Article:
garo datto ’ndhasā saha
saha tenaiva sañjātaḥ
sagaraś cakravarty āsīt
sāgaro yat-sutaiḥ kṛtaḥ
ājñāya—knowing (this); asyai—unto that pregnant queen; sapatnībhiḥ—by the co-wives of the wife of Bāhuka; garaḥ—poison; dattaḥ—was given; andhasā saha—with her food; saha tena—with that poison; eva—also; sañjātaḥ—was born; sagara-ākhyaḥ—by the name Sagara; mahā-yaśāḥ—having a great reputation; sagaraḥ—King Sagara; cakravartī—the emperor; āsīt—became; sāgaraḥ—the place known as Gaṅgāsāgara; yat-sutaiḥ—by the sons of whom; kṛtaḥ—was excavated.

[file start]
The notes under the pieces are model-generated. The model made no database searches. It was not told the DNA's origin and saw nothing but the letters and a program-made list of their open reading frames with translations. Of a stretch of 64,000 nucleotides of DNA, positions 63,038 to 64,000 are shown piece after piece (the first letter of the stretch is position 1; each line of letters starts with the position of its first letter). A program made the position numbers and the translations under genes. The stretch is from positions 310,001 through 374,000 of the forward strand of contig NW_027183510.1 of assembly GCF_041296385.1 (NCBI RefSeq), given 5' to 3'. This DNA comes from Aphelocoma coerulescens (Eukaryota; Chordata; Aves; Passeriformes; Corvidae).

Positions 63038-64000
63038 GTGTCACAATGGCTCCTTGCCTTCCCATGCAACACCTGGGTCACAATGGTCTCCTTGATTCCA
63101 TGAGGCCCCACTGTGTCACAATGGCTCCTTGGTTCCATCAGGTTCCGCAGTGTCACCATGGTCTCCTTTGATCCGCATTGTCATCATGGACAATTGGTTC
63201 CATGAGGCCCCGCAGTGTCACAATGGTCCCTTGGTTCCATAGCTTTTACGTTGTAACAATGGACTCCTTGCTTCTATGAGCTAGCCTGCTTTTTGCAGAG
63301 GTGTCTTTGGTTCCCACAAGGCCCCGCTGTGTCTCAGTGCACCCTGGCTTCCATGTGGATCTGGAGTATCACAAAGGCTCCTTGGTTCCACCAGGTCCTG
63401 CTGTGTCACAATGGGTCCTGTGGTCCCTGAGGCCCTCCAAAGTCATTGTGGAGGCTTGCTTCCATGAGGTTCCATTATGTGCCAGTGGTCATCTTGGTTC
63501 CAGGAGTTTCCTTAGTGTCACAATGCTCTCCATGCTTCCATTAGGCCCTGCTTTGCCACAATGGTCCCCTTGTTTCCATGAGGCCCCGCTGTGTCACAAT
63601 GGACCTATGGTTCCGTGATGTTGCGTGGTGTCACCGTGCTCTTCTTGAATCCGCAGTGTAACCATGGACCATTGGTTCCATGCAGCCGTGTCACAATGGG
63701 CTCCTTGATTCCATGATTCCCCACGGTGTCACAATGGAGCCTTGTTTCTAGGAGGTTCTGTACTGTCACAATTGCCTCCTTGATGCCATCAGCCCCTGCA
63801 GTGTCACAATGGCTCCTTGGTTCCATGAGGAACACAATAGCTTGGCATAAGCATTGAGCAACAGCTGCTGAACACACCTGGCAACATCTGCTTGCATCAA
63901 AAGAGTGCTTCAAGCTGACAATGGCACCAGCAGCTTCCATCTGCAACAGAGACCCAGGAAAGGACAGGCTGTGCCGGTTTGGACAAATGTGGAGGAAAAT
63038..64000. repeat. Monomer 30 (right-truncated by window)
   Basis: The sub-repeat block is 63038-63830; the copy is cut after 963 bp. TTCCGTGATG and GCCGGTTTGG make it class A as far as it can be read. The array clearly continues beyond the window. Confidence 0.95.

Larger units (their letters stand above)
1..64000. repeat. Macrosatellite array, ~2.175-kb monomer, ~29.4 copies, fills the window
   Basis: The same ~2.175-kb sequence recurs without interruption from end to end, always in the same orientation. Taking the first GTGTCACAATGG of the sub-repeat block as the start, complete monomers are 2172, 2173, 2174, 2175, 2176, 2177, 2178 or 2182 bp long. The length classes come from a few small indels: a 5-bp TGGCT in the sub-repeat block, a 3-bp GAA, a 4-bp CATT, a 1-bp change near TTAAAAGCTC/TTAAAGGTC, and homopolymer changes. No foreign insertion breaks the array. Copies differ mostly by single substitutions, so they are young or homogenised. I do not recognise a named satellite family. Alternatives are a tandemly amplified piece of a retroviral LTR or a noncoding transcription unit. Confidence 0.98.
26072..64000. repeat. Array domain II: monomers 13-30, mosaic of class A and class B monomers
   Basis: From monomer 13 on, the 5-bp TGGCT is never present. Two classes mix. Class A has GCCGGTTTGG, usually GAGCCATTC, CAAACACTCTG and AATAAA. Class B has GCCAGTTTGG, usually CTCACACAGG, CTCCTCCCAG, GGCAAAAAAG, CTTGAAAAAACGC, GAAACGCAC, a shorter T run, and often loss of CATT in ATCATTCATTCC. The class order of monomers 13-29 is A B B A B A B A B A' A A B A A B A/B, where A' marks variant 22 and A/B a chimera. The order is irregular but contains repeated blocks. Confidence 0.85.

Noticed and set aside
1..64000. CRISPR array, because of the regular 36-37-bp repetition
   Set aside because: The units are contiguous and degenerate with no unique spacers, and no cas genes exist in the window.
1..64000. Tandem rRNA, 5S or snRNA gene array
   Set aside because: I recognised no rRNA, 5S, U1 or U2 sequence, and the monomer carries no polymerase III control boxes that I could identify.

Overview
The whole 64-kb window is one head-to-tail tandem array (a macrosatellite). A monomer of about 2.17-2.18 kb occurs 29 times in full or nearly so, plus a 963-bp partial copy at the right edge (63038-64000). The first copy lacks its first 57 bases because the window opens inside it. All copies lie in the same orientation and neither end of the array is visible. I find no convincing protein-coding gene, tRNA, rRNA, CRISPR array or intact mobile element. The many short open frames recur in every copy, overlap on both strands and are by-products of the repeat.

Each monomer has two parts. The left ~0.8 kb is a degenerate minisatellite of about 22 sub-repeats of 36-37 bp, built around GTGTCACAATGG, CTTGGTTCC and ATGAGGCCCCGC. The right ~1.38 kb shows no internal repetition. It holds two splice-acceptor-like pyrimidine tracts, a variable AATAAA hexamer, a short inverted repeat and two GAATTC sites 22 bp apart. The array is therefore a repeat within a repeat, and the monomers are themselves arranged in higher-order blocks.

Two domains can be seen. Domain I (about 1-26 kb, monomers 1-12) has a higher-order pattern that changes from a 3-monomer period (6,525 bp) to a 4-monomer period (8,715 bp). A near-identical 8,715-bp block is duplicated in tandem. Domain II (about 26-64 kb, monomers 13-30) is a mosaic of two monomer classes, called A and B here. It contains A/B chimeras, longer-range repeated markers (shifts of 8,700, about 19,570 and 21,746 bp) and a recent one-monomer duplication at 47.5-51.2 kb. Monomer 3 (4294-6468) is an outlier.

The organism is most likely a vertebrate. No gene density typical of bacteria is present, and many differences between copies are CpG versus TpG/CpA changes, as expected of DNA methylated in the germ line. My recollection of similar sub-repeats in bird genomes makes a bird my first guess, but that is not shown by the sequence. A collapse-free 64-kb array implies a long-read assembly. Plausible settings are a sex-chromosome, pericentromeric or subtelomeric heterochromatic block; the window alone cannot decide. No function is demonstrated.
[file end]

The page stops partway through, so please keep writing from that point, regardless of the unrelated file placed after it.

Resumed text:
Knowing that she was pregnant, the co-wives of the wife of Bāhuka conspired to give her poison with her food, but it did not act. Instead, the son was born along with the poison. Therefore he became famous as Sagara [“one who is born with poison”]. Sagara later became the emperor. The place known as Gaṅgāsāgara was excavated by his sons.
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